Tips to Teaching Kids Digital Responsiblity

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Teaching Kids Digital Responsibility - Organized 31 #ShareAwesom #CG #sponsored

I’m a mom of 3, a parent educator and a mom blogger (oh, and my friends call me “Safety Susan”).  I’ve been concerned about my children’s safety since before they were born.  When they were young, safety meant safe car seats and toys.  Now that my children are in the tween and teen years, safety includes making safe decisions when using digital technology.  I’ve been pleased to learn about the #ShareAwesome program and contest created by National PTA and LifeLock that shares ways that families can create an open, evolving conversation about making positive and safe decisions about using digital technology.

 If you’ve been around Organized 31 much, you know that I don’t share my children’s faces or names here.  That’s a personal choice, I’ve made for my family’s privacy and safety.  As a parent, my goal is to keep my children safe and raise responsible adults.  The way to raise a responsible adult is through raising responsible children.  Like any aspect of discipline and child rearing, teaching digital responsibility evolves as my children grow older and develop.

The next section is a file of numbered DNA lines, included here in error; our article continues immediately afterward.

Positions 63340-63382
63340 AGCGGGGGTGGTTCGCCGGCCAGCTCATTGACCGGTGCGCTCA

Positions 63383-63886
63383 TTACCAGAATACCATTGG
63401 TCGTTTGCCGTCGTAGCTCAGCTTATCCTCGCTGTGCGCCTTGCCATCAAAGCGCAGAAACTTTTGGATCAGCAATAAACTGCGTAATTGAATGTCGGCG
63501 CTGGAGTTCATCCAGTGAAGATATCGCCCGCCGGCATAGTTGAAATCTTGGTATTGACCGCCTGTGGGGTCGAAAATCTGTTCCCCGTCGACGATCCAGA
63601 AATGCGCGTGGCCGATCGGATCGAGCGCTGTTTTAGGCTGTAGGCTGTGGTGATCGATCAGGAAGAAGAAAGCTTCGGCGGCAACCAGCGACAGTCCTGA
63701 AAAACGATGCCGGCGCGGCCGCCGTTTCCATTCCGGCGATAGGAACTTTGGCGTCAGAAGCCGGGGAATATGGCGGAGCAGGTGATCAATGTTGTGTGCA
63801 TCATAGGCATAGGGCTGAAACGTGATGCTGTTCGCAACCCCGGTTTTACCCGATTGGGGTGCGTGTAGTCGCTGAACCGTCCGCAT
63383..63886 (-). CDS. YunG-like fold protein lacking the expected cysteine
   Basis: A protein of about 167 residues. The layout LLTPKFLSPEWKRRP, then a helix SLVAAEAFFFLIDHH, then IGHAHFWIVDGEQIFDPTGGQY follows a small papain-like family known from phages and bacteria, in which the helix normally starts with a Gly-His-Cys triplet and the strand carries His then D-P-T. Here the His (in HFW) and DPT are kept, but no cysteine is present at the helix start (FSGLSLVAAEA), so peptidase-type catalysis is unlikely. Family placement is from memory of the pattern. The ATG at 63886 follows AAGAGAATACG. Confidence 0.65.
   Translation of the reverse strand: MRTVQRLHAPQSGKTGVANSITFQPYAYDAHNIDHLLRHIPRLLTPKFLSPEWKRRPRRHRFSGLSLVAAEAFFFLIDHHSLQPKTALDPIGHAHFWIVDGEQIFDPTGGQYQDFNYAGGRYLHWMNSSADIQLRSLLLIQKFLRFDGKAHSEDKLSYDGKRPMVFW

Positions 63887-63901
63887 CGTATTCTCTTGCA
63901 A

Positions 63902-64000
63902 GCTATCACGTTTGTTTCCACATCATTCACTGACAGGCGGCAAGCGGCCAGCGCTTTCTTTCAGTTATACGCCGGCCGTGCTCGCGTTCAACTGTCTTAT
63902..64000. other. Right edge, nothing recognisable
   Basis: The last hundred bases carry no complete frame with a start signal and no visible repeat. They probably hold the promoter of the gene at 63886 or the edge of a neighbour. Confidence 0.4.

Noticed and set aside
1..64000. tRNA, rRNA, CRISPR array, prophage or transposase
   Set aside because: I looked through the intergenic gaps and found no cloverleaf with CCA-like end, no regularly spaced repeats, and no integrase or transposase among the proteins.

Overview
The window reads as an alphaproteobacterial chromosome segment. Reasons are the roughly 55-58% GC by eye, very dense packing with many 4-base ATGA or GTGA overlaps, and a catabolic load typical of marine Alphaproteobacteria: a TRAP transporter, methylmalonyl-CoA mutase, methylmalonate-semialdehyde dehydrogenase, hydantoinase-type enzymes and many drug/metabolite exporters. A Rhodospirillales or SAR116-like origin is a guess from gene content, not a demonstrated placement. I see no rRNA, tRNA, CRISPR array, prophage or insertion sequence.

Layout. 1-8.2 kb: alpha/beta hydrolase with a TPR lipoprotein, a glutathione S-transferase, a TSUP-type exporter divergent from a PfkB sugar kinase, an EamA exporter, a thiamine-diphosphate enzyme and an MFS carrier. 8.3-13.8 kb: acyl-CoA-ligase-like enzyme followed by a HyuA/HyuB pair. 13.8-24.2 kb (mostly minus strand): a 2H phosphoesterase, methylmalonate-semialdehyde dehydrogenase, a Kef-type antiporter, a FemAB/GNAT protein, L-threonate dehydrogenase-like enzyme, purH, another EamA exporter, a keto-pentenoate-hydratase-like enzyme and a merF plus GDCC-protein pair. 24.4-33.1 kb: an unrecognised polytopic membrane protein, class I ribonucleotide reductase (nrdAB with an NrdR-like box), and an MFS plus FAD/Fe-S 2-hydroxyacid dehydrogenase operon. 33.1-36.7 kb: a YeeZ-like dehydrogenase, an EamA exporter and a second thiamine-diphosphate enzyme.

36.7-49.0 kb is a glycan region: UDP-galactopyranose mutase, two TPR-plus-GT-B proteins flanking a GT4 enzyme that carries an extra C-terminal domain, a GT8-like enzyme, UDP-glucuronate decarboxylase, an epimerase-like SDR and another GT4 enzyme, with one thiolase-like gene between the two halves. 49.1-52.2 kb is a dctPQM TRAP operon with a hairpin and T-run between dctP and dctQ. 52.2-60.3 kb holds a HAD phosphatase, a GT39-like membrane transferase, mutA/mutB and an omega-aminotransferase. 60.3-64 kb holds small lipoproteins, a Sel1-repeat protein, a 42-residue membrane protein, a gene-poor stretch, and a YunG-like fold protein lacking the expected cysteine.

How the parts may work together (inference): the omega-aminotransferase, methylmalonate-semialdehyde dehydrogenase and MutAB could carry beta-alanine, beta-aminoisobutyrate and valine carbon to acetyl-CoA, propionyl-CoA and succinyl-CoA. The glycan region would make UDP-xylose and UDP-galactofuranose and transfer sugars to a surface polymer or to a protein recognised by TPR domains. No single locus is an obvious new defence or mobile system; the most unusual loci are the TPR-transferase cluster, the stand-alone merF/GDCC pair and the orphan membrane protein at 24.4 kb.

Tips to Teaching Kids Digital Responsibility

1.  Start teaching positive and safe decision-making skills for digital use early

It’s important to start early talking about online safety and how to make good choices with our children.  Children are using technology at a very young age these days, so you can’t wait until they’re a teenager to start teaching good decision-making skills in regards to digital use. The skills that children need to be safe and positive online are the same skills that they need to be safe and make good choices offline.   I was so pleased this week when I learned that a family friend of mine texted my daughter to get my daughter’s college address.  My friend was sending a gift to my daughter that required the street address and not her mailing address.  My daughter checked with me first to confirm my friend’s phone number before sharing her address.  I sighed a big sigh knowing that my college-aged daughter really did learn what we’ve taught her.

2.  Talk about good digital citizenship with your children and really listen to them.

Focus on talking with your children about your expectations for their online and digital behavior.  Be sure to listen to your children and problem solve different online behavior scenarios with them.  It’s not enough to just “lay down the law”, you need to help your children figure out how to make good decisions in many different digital situations.  And what constitutes a good decision and acceptable behavior will change as your child grows older.  I try to work these talks into every day life rather than make them sit down serious talks.  And I use open-ended questions to stimulate conversations with my kids so I can learn the real situations they’re facing. in using technology.

3. Build trust with your child around digital use.